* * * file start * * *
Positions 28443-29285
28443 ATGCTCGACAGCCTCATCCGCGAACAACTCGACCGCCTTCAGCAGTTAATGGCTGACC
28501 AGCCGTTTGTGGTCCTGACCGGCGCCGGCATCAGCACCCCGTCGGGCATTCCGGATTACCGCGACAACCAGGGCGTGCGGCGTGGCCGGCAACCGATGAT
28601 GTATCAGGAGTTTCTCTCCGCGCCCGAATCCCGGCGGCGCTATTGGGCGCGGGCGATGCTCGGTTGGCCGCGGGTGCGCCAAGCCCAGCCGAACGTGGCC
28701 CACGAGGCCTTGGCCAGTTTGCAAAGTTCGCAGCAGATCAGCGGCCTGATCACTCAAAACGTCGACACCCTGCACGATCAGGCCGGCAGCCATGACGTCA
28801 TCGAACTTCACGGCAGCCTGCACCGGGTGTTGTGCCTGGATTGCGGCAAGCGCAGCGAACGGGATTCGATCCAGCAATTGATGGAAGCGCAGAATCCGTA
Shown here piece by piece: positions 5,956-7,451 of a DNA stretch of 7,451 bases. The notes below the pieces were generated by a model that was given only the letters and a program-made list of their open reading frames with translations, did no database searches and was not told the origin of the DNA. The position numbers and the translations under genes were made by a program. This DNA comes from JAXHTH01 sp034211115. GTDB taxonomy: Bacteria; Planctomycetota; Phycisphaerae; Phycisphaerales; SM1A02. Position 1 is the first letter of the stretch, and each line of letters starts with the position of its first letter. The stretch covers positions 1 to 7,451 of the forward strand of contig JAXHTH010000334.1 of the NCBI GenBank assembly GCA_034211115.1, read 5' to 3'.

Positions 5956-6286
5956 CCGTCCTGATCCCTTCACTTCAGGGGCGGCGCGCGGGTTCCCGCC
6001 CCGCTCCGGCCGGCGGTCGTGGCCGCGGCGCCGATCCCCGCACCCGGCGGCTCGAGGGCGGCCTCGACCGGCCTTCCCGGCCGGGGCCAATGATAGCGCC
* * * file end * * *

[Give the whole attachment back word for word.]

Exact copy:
Positions 28443-29285
28443 ATGCTCGACAGCCTCATCCGCGAACAACTCGACCGCCTTCAGCAGTTAATGGCTGACC
28501 AGCCGTTTGTGGTCCTGACCGGCGCCGGCATCAGCACCCCGTCGGGCATTCCGGATTACCGCGACAACCAGGGCGTGCGGCGTGGCCGGCAACCGATGAT
28601 GTATCAGGAGTTTCTCTCCGCGCCCGAATCCCGGCGGCGCTATTGGGCGCGGGCGATGCTCGGTTGGCCGCGGGTGCGCCAAGCCCAGCCGAACGTGGCC
28701 CACGAGGCCTTGGCCAGTTTGCAAAGTTCGCAGCAGATCAGCGGCCTGATCACTCAAAACGTCGACACCCTGCACGATCAGGCCGGCAGCCATGACGTCA
28801 TCGAACTTCACGGCAGCCTGCACCGGGTGTTGTGCCTGGATTGCGGCAAGCGCAGCGAACGGGATTCGATCCAGCAATTGATGGAAGCGCAGAATCCGTA
Shown here piece by piece: positions 5,956-7,451 of a DNA stretch of 7,451 bases. The notes below the pieces were generated by a model that was given only the letters and a program-made list of their open reading frames with translations, did no database searches and was not told the origin of the DNA. The position numbers and the translations under genes were made by a program. This DNA comes from JAXHTH01 sp034211115. GTDB taxonomy: Bacteria; Planctomycetota; Phycisphaerae; Phycisphaerales; SM1A02. Position 1 is the first letter of the stretch, and each line of letters starts with the position of its first letter. The stretch covers positions 1 to 7,451 of the forward strand of contig JAXHTH010000334.1 of the NCBI GenBank assembly GCA_034211115.1, read 5' to 3'.

Positions 5956-6286
5956 CCGTCCTGATCCCTTCACTTCAGGGGCGGCGCGCGGGTTCCCGCC
6001 CCGCTCCGGCCGGCGGTCGTGGCCGCGGCGCCGATCCCCGCACCCGGCGGCTCGAGGGCGGCCTCGACCGGCCTTCCCGGCCGGGGCCAATGATAGCGCC